Panama Canal: The Americans Take Over

Panama Canal: The Americans Take Over

Theodore Roosevelt’s first message to Congress when he became president after McKinley was assassinated included the proposed Panama Canal:

“No single great material work which remains to be undertaken on this continent is of such consequence to the American people.”

By this time the U.S. had acquired both Hawaii and the Philippines and set up a base in Cuba.  The race of the battle ship Oregon was fresh in memory.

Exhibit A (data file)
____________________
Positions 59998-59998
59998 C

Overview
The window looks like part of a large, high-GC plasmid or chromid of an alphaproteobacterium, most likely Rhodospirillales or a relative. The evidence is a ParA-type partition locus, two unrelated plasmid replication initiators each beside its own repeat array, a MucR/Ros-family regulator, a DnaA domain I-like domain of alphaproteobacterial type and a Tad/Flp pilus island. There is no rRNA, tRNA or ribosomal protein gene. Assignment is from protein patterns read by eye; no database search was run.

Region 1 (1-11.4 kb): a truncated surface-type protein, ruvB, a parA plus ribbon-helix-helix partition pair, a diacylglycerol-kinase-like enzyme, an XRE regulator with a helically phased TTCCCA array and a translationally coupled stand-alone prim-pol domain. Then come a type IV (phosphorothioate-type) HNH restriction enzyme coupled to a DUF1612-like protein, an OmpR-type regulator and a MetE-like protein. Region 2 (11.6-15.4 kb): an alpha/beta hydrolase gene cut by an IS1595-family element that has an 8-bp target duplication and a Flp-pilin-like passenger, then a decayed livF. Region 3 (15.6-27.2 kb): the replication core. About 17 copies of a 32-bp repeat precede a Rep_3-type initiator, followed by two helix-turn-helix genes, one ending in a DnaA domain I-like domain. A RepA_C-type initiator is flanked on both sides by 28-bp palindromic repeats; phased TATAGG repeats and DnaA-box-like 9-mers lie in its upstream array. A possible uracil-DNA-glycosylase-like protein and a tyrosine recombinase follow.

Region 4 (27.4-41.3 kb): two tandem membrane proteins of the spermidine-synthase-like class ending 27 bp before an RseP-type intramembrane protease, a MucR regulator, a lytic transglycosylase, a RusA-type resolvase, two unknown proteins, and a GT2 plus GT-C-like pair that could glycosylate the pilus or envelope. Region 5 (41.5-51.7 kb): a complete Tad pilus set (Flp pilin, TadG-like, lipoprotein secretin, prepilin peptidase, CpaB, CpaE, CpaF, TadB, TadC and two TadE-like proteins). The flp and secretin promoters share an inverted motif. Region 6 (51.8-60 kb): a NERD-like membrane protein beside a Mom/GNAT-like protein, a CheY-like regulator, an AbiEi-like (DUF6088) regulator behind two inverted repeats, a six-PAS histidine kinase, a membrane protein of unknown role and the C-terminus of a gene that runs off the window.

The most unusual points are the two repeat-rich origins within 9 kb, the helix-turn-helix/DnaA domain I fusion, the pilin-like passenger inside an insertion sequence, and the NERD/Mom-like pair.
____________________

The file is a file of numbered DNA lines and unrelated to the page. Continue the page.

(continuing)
In 1850, the U.S. and Great Britain had signed the Clayton-Bulyer Treaty, an agreement that the two nations together would control a canal in Nicaragua, and it was assumed that would apply to Panama.   But by 1901 Great Britain was involved in the Boer War and thoroughly aware of the French problems in Panama.  A revised treaty, the Hay-Pauncefote, signed in 1901, left the U.S. free to construct a canal in either area and to defend it.

The decision to build in Panama instead of Nicaragua was settled in June 1902, with a postage stamp probably determining the decision.

The choice between a sea level canal or lock construction was not settled until 1906.

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